If a veteran had more than 1 SHEP survey (6%) or EPRP data abstraction (14%) during the 3-year period of analysis, we included only information from the first visit.
Our main independent variable was whether a patient experienced PCP turnover. To measure this, we first identified all PCPs who stopped having patient encounters for at least 12 months between 2008 and 2012, assuming those PCPs had left the VHA. We identified the turnover date as the last date the PCP had patient encounters. Next, using patient-level administrative data, we identified the PCP assigned to each patient in the 2 years prior to the SHEP survey or EPRP data abstraction date, identifying all patients whose PCP had stopped practicing at the VHA in the 12 to 24 months prior to the measurement of the patient-level outcomes (the SHEP survey or EPRP data abstraction date). The mean (SD) number of days between the SHEP survey date and the date the PCP left the VA was 538 (102) days. In the EPRP data, it was a mean (SD) of 532 (102) days. We excluded patients who experienced PCP turnover in the 12 months prior to the SHEP survey or EPRP data abstraction date, because most of the outcome measures have a 12-month look-back period, ensuring that patients were most likely rating the new PCP. We excluded patients assigned to trainee PCPs because their cases were co-managed by the trainee and the attending physician, making it difficult to attribute a patient outcome to either the attending PCP or a trainee. In our cohort, the proportion of PCPs who were trainees over the 3-year time period for SHEP was 28.7% and EPRP, 32.2%. Trainees were linked to only 2.4% of the SHEP surveys and 3.9% of the EPRP files (because trainees have outpatient clinic relatively infrequently compared with full-time PCPs).
Based on previous literature on the importance of continuity of care on patient outcomes, we postulated that continuity of care would modify the effect of turnover: that is, patients with higher continuity prior to experiencing a turnover would have worse ratings of their experience of care and ambulatory care quality. To measure continuity, we used the Usual Provider Continuity (UPC) score, which provides a measure of the proportion of a patient’s visits that are with the assigned provider of care, calculated by dividing the number of visits with the assigned provider by the total number of primary care visits over a set period of time.15 The score ranges from 0 to 1, with a higher score indicating higher continuity with the assigned provider. We calculated the UPC for each veteran in the 12 to 24 months prior to the SHEP/EPRP date. Because UPC cannot be calculated based on only 1 visit, we restricted our sample to patients who had at least 2 visits, reducing the sample size by approximately 20%.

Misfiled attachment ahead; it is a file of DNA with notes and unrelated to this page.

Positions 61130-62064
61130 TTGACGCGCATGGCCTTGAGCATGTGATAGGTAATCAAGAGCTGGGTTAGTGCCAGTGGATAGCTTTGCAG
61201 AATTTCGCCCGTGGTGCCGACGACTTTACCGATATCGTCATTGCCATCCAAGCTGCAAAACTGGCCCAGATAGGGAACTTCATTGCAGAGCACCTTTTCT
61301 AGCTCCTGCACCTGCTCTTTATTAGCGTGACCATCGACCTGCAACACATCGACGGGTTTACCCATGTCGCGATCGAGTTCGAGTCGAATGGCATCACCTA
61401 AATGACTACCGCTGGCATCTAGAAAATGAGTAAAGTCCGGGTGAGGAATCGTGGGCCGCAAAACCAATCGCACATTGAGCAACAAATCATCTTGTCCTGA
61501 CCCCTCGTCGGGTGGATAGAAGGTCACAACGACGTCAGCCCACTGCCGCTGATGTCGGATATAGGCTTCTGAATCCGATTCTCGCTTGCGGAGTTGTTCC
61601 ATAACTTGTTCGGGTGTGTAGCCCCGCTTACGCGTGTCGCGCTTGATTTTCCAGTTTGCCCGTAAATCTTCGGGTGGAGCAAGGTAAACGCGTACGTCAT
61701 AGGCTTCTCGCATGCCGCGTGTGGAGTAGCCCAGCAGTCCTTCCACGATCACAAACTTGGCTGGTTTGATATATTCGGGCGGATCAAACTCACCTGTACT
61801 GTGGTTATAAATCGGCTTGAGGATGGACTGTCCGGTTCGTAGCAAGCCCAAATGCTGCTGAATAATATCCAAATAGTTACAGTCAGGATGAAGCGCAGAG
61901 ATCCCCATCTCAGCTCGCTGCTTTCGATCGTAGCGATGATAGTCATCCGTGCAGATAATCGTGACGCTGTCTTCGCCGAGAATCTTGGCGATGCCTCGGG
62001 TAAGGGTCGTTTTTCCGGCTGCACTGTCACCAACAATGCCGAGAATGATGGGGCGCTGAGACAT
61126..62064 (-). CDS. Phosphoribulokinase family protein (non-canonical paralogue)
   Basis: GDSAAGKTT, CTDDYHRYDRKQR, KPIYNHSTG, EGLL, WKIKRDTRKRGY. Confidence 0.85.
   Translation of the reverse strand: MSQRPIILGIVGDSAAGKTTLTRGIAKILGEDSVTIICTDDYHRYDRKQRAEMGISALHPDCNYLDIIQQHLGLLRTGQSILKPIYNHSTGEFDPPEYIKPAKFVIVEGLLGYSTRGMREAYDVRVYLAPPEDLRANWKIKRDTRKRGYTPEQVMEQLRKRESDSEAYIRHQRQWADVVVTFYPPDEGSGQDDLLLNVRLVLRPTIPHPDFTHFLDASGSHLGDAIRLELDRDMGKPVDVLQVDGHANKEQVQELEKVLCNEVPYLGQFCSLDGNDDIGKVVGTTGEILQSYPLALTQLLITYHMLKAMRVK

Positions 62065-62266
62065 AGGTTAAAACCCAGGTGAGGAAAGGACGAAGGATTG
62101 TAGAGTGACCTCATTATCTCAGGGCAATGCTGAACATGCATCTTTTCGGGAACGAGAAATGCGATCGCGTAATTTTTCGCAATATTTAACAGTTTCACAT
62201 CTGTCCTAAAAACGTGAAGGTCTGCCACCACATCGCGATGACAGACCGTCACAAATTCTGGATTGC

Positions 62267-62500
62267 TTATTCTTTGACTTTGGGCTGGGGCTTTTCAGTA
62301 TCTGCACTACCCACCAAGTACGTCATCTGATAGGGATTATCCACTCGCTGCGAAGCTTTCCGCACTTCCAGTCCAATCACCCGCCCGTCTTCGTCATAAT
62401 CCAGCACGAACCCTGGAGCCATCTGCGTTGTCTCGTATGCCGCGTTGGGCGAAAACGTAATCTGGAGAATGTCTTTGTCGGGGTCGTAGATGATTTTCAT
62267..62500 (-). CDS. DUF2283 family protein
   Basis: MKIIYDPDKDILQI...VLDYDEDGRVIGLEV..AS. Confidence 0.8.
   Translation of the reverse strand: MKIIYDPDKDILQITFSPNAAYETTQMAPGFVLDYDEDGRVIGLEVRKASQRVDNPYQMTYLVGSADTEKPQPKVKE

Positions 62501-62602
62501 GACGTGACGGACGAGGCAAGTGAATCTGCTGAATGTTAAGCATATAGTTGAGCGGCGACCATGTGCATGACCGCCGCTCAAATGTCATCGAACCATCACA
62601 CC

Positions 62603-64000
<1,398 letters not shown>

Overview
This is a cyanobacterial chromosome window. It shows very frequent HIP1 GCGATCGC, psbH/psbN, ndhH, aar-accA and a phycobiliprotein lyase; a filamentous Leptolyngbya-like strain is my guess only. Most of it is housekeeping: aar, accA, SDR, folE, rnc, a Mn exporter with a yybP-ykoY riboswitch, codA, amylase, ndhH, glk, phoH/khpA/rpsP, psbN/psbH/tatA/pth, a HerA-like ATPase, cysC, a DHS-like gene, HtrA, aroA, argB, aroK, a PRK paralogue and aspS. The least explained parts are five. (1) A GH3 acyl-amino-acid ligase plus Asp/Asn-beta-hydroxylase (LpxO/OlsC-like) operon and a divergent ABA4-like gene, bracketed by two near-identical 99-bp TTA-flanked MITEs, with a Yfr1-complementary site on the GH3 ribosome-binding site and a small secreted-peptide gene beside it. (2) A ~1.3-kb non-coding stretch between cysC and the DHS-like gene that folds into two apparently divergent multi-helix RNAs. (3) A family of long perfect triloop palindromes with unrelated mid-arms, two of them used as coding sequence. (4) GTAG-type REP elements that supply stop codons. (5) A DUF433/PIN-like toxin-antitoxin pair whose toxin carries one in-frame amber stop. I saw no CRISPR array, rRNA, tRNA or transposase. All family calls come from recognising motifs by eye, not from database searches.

For each SHEP survey respondent, we obtained age, sex, and race/ethnicity from the self-reported survey data. For each EPRP record, we obtained age, sex, and race/ethnicity from medical record review. For both cohorts, we linked the veteran’s zip code with 2012 Census American Community Survey to obtain the zip code’s median household income. In addition, to obtain baseline illness severity, we linked each respondent with the RiskSmart diagnostic cost group files at VA Austin Information Technology Center. Diagnostic cost group is a common population-based classification and risk adjustment methodology.
We conducted patient-level analyses, using a generalized linear model to test whether veterans who experienced PCP turnover reported worse experiences of care or lower ambulatory quality metrics after PCP turnover compared with veterans who did not experience turnover. We controlled for age, sex, income, race/ethnicity, and baseline illness severity (ie, diagnostic cost group risk score). We also included clinic-level fixed effects, which allows us to control for all time-invariant and unobserved differences across clinics. All standard errors were adjusted for clustering of observations within clinic using Huber-White estimators of variance.
Next, we tested whether continuity of care before a turnover affected care after the turnover occurred. To test whether continuity modified the effect of turnover, we reran our models to include the UPC score and the interaction between PCP turnover and UPC.